Q&A with USADA's Dr. Tessa Muir

Sarah Andrew


Last month, the United States Anti-Doping Agency (USADA) announced that in Dr. Tessa Muir, it had plucked from foreign shores a new hire to head its equine program at a time when the agency plays an integral role in implementing the Horseracing Integrity and Safety Act (HISA), overhauling the industry's governing status quo.

Before Muir joined the USADA staff roster, she had hopscotched her way up the industry ladder, from exercise rider to private veterinarian to head of the British Horseracing Authority (BHA)'s anti-doping program between 2013 and 2019. Her last position was as a regulatory veterinarian in Australia, for Racing Victoria.

Currently in the process of earning a master's degree in sports law, Muir faces an even tougher task in bringing to life the enforcement arm of racing's new regulatory framework. That's because there's much to do within a worryingly short amount of time.

Though the official implementation of HISA is set for July 1 next year, a baseline set of uniform rules–medication standards, laboratory testing accreditation rules, and racetrack safety accreditation standards–need to be squared away by the end of the year in order to meet tight administrative deadlines.

What's more, it's still unclear exactly who the enforcement agency will be when the law goes into effect. “No final agreement on USADA's involvement as the enforcement agency is currently in place,” Muir said, in a video presentation for the recent The Jockey Club Round Table Conference.

For her part, Muir tipped her hat during the Round Table to the “enormity of the task” ahead of her, saying that “USADA and myself personally are absolutely committed to our role in the inception of HISA, whether that ultimately sees USADA running the program, or contributing its expertise to the development of harmonizing rules and best practices in anti-doping.”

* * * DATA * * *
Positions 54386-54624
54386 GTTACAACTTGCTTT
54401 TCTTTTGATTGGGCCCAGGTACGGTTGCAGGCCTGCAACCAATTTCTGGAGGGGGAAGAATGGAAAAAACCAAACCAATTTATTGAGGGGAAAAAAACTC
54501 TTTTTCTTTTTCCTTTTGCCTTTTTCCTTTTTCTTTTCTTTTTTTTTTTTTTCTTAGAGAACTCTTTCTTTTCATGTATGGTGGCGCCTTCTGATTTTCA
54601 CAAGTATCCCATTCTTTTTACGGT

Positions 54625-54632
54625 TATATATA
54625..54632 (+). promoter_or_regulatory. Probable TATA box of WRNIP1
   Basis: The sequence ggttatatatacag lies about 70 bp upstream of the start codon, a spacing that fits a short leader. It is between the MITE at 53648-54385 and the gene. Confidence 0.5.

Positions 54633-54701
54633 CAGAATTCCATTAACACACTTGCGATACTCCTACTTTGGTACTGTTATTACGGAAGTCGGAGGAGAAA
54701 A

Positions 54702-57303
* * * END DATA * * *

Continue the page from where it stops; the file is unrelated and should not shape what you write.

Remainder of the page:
The Horseracing Integrity and Safety Authority–the broad non-profit umbrella established by the law and commonly referred to as just the “Authority”–is expected to unveil important program specifics at an unspecified date this fall.

To try to elicit some details before then, the TDN this week sat down with Muir. The following has been edited for brevity and clarity.


DR: What's your initial takeaway from these first few weeks on the job? 

TM: I actually started with USADA in April, so, I've been working with them for a while. The first month here [in the U.S.] has been a little bit of a whirlwind getting settled into a new country.

I've been really excited and encouraged by the engagement we've had with the people we've spoken to. Of course, we've started working with the Authority and their anti-doping and medication control committee, and then, I spent a week in Saratoga leading up to the Round Table, spending time with their state commission vets and the racetrack vets.

We've had our head down working really hard to deliver on some of the other things we need to. There are some challenges that are not unsurmountable if everyone works together and collaborates.

DR: Okay, so when it comes to HISA, given how we don't yet know who will run the enforcement arm of the law, what can you tell industry stakeholders looking at the ticking clock and worrying about the current lack of available specifics?